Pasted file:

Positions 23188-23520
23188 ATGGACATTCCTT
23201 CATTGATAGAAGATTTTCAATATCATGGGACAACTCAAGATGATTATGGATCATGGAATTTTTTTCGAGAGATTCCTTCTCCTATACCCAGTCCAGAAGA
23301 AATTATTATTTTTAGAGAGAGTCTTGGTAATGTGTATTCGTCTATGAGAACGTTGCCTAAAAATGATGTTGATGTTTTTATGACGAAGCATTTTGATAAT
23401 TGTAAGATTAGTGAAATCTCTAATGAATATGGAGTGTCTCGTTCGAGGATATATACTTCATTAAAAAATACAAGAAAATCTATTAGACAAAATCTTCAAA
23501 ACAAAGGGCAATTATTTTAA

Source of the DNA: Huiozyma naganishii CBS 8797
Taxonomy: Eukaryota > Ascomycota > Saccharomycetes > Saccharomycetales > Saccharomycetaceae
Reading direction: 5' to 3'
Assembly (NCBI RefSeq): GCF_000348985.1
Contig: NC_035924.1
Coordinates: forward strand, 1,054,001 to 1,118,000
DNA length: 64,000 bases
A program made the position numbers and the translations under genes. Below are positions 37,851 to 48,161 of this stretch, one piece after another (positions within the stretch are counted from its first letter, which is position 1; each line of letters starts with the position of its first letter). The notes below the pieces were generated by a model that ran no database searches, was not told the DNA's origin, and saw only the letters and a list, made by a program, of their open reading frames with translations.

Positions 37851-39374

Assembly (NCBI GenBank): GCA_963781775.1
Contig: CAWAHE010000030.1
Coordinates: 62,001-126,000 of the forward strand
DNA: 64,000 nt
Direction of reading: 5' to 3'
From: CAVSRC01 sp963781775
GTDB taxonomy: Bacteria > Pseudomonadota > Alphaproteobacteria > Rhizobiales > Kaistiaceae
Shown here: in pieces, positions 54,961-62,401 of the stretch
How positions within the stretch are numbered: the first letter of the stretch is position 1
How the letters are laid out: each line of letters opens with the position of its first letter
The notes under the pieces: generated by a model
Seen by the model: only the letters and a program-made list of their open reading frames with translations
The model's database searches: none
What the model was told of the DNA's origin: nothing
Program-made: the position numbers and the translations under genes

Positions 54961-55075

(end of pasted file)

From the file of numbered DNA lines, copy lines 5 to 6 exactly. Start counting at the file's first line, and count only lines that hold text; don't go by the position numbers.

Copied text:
23401 TGTAAGATTAGTGAAATCTCTAATGAATATGGAGTGTCTCGTTCGAGGATATATACTTCATTAAAAAATACAAGAAAATCTATTAGACAAAATCTTCAAA
23501 ACAAAGGGCAATTATTTTAA